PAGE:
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On this Veteran’s Day, I reflected on the role that Michael Ealy portrayed as an alcoholic war veteran in the Tyler Perry’s movie, “For Colored Girls”.

Last night I took the time to check out the movie.   I actually performed excerpts from the book /play written by Ntozake Shange  when I was a student at the High School of Music and Art. I enjoyed Mr. Perry’s interpretation and would like to share with you Michael Ealy’s thoughts on his role as a veteran.

(Excerpts From BlackVoices) Michael Ealy‘s acting career is white hot.

The Maryland native is playing his most challenging role to date with Tyler Perry‘s much-buzzed about adaptation of Ntozake Shange‘s legendary play, ‘For Colored Girls.’

Ealy has the task of playing Beau Willie, a tormented Army veteran and the abusive lover of Crystal (played by Kimberly Elise) who has been through hell and back — and is a living nightmare

Those who have read the book and already know the source material will be familiar with the monster character he portrays, who commits a most heinous and tragic act.

When Tyler asked you to take on this role, was it an easy decision to say yes?

Michael Ealy: They actually made an offer to me and I had my reservations. I wasn’t sure, took me a couple of weeks to make a decision. In some peoples minds he will be a monster, and part of the challenge in taking the role is how do I humanize him? I have no desire to play a monster for the sake of being a monster. One way I saw that was post-traumatic stress disorder, something facing a lot of soldiers coming home. That was the way I can humanize him, because before he went to war everything was fine between him and Chris.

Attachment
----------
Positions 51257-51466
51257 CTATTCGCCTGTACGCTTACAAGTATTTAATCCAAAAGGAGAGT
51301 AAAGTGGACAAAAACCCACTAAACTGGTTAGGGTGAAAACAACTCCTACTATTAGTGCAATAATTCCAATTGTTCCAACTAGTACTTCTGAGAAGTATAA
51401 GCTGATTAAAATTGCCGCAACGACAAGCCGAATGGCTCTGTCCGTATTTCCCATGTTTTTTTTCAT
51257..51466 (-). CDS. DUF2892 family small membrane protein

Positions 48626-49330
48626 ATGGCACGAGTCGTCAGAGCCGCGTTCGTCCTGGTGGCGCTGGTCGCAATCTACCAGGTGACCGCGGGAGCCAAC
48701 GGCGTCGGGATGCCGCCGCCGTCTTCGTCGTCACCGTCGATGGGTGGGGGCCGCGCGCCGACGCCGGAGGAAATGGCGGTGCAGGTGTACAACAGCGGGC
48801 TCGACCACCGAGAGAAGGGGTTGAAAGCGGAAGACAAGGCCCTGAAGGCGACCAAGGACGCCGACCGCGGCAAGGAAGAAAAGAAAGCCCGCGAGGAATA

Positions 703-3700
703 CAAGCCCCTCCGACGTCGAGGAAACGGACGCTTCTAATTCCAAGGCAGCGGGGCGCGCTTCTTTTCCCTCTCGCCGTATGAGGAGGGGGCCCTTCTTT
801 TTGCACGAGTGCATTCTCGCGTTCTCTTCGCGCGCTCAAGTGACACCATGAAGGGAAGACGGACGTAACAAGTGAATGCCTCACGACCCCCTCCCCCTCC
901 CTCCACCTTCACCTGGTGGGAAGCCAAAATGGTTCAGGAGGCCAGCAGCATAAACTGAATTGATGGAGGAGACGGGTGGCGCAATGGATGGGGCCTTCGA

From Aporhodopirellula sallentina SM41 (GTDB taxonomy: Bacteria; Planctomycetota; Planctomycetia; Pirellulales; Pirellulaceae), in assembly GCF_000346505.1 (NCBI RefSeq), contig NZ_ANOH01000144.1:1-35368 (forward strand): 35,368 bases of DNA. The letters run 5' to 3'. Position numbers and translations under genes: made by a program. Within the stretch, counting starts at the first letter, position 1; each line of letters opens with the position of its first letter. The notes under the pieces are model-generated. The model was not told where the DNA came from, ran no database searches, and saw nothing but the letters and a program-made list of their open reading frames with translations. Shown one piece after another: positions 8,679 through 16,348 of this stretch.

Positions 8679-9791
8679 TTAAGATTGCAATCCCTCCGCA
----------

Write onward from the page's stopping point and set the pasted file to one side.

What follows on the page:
With Tyler visualizing the men, does he humanize them so it doesn’t become a male-bashing film?

ME: I don’t feel like the film is male bashing, I don’t feel like the play is male bashing. I feel like there are men in the play who are very good. For whatever reason, it’s just going to come across to certain people as an anti-male film. The movie’s not going to be that different from the play. If you felt like the play was a male bashing play, you’re not going to enjoy the film. If you’re open to watching the triumph of these women over the adversity in their life, step up and watch. I think it’s more about the triumph of the women, and I don’t know if Tyler had much to do with that. The women in the play had real voices, women of color.

Did We Watch The Same Movie?- For Colored Girls Only

November 11 is Veterans Day, a time to honor those who have served the nation. The Department of Veterans Affairs will be holding events across the country to recognize the efforts of our brave men and women. Join Secretary Shinseki in saying “Thank you” to our Veterans.

U.S. Department of Veterans Affairs

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